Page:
So if your stomach is a rumblin’ and a tumblin’ and you feel that urgency no one ever wants to feel, you could try talking to your nurse or doctor about reducing your dose for a bit and see what happens to your sugar levels. If you do some exercise as well it might help enormously. But most importantly, you aren’t alone, speak to someone about it and make the change that is right for you.

4 comments:

  1. Stumbled upon you my diabetic friend on the GP news via the link. I've read most of your blogs now with some interest and the first thing I have to say is 'everything you've been told about diabetes is WRONG'.
    That you're on more than metformin despite the fact you've only ben a diabetic for a couple of years is witness to this. The first thing you have to do is ignore the D-UK missives to eat carbs! All rapidly metabolise into glucose just like sucrose. Be a sceptic, my wife has had NIDDM for a year longer than you and never taken any drugs, ever. I think metformin in low numbers is just about acceptable but if you eat any carbs above 20g a day, you will progress. Downhill! There are numerous good people out there including some Doctors who know what they are doing and you need to read what they say and then make up you're own mind. There aint no cure but the is a path that will keep you out the wheelchair in the dialysis suite, if you care to tread it.
    I'll write some more but if you look at my blog from the followers link you may see what I mean.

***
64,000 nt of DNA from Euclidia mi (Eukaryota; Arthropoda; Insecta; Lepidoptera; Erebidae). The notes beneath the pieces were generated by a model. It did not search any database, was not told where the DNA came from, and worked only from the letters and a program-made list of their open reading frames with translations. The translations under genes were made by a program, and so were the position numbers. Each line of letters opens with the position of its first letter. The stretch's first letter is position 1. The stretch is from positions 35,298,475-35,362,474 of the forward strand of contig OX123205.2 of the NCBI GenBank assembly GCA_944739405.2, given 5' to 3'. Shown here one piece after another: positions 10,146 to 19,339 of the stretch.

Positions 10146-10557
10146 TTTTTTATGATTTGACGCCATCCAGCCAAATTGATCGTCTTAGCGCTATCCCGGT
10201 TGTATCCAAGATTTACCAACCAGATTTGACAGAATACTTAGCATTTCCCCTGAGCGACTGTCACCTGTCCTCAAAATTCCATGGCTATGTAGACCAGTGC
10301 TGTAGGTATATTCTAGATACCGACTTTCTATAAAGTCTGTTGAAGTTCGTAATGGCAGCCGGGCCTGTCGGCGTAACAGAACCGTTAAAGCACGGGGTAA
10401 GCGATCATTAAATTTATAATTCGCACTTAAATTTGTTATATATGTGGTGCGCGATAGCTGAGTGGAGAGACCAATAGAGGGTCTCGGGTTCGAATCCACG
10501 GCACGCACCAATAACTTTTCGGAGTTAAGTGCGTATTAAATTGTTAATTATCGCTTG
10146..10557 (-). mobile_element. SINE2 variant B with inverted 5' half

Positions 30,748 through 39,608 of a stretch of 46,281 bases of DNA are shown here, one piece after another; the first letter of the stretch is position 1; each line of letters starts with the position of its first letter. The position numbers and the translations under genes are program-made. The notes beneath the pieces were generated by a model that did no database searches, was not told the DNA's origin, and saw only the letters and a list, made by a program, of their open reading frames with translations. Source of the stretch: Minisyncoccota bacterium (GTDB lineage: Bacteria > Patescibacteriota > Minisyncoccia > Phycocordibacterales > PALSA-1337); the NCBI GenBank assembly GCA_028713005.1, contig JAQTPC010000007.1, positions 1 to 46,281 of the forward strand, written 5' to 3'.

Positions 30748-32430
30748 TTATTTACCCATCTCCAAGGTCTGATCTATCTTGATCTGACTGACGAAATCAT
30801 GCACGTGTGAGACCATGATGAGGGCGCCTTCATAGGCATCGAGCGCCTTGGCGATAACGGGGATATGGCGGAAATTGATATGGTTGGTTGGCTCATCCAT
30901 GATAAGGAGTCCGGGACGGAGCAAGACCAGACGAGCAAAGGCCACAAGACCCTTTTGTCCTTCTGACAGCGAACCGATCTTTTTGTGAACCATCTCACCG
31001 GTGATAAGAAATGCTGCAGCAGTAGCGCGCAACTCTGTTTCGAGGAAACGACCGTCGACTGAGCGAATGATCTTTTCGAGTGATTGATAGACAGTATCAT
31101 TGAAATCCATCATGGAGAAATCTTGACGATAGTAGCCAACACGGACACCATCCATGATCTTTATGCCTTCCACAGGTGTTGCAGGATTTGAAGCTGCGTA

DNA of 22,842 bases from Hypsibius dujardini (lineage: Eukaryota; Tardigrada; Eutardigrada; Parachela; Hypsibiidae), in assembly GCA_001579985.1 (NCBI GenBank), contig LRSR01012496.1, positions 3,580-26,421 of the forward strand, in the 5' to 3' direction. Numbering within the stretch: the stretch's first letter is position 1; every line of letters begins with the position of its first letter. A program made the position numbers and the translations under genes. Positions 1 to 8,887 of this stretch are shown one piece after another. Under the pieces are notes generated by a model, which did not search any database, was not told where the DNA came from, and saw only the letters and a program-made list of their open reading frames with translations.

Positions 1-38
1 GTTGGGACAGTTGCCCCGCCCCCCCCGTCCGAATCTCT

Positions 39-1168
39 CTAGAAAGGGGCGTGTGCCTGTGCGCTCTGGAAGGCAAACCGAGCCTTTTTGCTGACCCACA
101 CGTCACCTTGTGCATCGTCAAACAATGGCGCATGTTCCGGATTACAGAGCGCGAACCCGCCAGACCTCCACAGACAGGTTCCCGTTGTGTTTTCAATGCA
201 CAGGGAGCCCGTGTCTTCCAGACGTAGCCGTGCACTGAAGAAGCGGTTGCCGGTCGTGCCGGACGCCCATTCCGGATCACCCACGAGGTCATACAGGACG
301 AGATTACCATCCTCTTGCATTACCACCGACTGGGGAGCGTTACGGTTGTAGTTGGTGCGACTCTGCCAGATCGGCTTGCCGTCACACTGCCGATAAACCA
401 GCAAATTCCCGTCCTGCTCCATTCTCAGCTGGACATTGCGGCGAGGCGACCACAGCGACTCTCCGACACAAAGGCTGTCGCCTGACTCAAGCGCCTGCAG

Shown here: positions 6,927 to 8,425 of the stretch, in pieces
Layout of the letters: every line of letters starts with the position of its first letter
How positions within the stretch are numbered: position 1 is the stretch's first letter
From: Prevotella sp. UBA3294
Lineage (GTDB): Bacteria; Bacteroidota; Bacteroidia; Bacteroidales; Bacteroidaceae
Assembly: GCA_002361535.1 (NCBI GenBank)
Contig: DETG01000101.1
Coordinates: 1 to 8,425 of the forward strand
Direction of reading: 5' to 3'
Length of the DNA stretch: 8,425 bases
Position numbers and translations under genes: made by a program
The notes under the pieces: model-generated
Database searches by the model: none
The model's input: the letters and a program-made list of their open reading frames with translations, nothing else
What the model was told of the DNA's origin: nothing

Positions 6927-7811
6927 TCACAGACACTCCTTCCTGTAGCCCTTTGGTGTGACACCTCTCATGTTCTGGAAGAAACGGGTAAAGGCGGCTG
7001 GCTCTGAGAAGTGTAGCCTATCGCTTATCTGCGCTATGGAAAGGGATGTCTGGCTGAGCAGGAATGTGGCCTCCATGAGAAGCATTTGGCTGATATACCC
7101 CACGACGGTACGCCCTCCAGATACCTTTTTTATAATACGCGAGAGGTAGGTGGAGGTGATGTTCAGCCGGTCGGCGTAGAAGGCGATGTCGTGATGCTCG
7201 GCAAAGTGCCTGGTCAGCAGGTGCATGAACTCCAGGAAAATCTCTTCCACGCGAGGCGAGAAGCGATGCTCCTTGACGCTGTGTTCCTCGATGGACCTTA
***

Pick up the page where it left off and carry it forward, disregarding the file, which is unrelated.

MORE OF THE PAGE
Stay healthy my friend.
    BLACKDOG>

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  2. So many red flags in this response that I don't know where to start. Anyone who is entirely sure of anything to do with diabetes is a huge red flag. Spreading fear with some unsuported statement and then offering hope if you listen to this one guru. It's also a bit patronising which isn't a red flag but it is annoying.

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  3. I'm only sure of one thing about NIDDM Andrew, and that is a low carb diet is essential to get the plasma glucose down to near normal levels. I didn,t say nor ever would I that I have all the answers. All I said was that you should read some of the alternative views to the mainstream paradigm.

    There are a lot of vested interests in Diabetes care, you only have to see the ADA's site in the US which almost exactly is tracked by D-UK, to see the faults and interests at play. As for unsupported statements, well I support all that I say and indeed do entirely based on science and perhaps you might take a look at my critique of the latest missive from NICE on my blog http://blackdog-viewfromthehill.blogspot.com/2011/05/new-idiots-guide-for-niddm-published.html.

    I only patronise those who write the rubbish I detract from, not you.

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  4. Your articles don’t beat around the bushes exact t to the point.

    Link